Questacon Above and Beyond: Exhibition Review
Any Canberran in their early 20’s cannot escape the overwhelming nostalgia that hits them when entering Questacon, the National Science and Technology Centre. Instantly, you are flooded with memories of your many primary school science excursions.
When walking into the Above and Beyond exhibition, you are welcomed to a vastness of cool dark blue with the accompaniment of soothing music. The first step into the exhibition launches you into the void of space. The blue allows the exhibit pieces to stand out, instantly igniting curiosity in the hearts of its wanderers.
The exhibition showcases the science behind flight, space travel, and the future of space travel. Above and Beyond features five main interactive activities. Full Throttle happened to be the one that all the children flocked to. This activity allows users to virtually design their own aircraft and test it on a flying simulation game with a control board and a driving plane stick.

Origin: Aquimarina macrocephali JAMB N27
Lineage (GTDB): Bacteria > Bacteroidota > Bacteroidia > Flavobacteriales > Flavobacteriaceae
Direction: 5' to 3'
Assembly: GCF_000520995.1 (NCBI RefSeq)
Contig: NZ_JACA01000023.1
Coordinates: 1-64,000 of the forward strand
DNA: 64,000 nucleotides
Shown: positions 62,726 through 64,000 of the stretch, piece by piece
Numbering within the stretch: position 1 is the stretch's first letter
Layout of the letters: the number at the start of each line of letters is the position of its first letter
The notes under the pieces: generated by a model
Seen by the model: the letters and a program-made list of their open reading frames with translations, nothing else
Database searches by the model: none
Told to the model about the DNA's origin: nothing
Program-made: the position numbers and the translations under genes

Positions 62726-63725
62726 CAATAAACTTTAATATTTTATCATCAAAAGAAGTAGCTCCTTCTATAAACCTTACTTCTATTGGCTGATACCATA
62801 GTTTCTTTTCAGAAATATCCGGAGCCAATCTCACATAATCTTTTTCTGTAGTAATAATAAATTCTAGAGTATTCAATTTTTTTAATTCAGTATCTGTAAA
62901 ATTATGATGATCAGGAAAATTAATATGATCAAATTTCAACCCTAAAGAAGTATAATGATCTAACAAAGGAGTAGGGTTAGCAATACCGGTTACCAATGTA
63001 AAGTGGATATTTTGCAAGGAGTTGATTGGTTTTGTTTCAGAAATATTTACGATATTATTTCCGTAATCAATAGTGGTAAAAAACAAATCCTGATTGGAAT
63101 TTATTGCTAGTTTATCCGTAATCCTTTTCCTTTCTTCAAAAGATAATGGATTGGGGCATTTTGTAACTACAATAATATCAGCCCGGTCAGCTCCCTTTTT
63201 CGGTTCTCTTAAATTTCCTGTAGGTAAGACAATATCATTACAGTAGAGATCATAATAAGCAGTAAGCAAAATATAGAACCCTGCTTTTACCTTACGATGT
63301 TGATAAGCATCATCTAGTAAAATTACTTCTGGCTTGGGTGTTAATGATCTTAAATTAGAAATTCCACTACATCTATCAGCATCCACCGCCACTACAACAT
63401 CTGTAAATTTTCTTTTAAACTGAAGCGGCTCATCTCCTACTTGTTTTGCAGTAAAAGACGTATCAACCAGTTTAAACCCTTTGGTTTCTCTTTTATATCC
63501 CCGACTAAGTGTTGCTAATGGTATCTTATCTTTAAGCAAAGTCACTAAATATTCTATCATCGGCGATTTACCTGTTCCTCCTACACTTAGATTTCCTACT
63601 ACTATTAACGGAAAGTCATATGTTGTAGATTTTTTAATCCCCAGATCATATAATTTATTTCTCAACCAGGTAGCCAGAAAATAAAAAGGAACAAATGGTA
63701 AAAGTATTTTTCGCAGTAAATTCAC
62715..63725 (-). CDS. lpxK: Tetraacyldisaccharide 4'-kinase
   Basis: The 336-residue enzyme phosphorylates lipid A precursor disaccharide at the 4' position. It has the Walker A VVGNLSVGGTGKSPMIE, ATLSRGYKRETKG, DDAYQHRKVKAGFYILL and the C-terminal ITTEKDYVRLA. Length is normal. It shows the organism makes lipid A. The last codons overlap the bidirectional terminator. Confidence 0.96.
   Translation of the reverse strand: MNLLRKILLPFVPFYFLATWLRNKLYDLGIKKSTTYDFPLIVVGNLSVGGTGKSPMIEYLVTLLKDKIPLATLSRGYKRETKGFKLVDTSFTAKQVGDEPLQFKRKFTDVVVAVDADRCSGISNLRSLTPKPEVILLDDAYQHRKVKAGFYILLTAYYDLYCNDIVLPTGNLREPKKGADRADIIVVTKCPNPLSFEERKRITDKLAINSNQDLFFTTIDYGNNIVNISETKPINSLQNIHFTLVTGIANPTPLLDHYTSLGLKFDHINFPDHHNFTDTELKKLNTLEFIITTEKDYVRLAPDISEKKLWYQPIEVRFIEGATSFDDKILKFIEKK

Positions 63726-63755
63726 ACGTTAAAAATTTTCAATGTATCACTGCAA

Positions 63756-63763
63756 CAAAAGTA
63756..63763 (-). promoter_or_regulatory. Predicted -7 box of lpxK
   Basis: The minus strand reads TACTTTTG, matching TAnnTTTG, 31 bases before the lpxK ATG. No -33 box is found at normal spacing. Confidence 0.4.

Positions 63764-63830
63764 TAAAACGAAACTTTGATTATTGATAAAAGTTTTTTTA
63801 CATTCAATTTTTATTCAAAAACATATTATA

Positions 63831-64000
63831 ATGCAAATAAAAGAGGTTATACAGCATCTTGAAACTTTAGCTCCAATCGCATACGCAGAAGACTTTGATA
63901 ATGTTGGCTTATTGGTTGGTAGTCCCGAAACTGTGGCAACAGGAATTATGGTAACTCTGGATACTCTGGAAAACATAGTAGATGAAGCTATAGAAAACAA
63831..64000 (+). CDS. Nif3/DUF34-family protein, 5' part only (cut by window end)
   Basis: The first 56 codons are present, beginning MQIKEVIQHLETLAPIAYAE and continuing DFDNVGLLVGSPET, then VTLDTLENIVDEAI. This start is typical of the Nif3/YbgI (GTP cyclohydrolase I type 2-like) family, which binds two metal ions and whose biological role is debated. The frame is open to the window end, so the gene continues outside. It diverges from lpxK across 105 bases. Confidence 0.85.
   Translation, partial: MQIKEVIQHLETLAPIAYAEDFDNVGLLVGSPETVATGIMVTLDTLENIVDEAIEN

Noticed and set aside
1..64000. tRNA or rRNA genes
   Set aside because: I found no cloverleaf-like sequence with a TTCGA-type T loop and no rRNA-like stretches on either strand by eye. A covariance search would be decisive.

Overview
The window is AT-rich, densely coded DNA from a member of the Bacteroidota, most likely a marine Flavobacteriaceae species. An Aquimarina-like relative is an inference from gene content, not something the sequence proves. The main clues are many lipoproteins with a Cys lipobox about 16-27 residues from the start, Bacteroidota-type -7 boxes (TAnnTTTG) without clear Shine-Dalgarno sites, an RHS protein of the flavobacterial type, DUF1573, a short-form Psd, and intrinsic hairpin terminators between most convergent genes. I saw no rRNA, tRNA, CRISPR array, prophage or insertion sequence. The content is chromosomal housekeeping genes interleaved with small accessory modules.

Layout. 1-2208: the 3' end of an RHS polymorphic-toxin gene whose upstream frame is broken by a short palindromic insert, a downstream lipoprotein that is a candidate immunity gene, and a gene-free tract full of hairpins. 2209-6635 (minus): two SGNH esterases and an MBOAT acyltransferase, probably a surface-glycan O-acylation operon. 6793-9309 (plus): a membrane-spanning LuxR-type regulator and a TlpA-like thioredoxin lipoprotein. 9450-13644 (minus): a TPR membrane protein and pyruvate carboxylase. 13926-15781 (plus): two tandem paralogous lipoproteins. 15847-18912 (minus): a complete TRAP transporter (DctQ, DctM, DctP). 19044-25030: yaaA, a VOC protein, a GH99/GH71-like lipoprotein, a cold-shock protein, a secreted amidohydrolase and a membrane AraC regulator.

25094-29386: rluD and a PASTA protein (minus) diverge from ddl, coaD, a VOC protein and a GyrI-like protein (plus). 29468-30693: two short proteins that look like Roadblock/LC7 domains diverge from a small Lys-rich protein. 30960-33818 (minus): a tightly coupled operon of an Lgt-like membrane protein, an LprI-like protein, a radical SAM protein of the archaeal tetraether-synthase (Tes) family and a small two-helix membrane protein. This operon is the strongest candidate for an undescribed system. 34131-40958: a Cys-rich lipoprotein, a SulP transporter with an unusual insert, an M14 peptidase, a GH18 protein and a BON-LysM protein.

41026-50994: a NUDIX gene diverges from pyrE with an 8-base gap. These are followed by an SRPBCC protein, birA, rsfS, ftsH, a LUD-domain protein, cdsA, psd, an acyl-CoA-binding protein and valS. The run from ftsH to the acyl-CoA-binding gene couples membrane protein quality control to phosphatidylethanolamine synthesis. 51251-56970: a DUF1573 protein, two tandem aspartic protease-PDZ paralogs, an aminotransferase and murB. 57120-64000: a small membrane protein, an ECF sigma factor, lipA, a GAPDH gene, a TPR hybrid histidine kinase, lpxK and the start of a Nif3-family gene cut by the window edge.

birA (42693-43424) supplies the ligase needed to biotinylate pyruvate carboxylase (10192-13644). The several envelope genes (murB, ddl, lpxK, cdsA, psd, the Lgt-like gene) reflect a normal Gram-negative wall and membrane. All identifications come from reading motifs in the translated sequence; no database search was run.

The exhibition demonstrates how much technology has been integrated into our education. The majority of the exhibit was digital, with augmented reality activities, touch screens and computer monitor displays. The interactive pieces at Questacon in the early 2000’s used buttons and machines to demonstrate the science. Unfortunately unlike the other exhibits, there are no free souvenirs that the children can take home.
Something that we do not realise as adults is that every element of the Questacon exhibits are designed to inspire. In addition to the many information boards, the staff are designated to explain the science and tell children how they can produce this science in their future.
As a child my focus was to find the most enjoyable, interactive game rather than learn and find inspiration. Questacon was the closest thing to an amusement park in Canberra.
Hopefully there are children that come to Above and Beyond and find inspiration to study aeronautical engineering.
Above and Beyond is both for the children and the children at heart who love space and aircraft. Be sure to fly into space before the exhibit takes off on 23 July, at Questacon.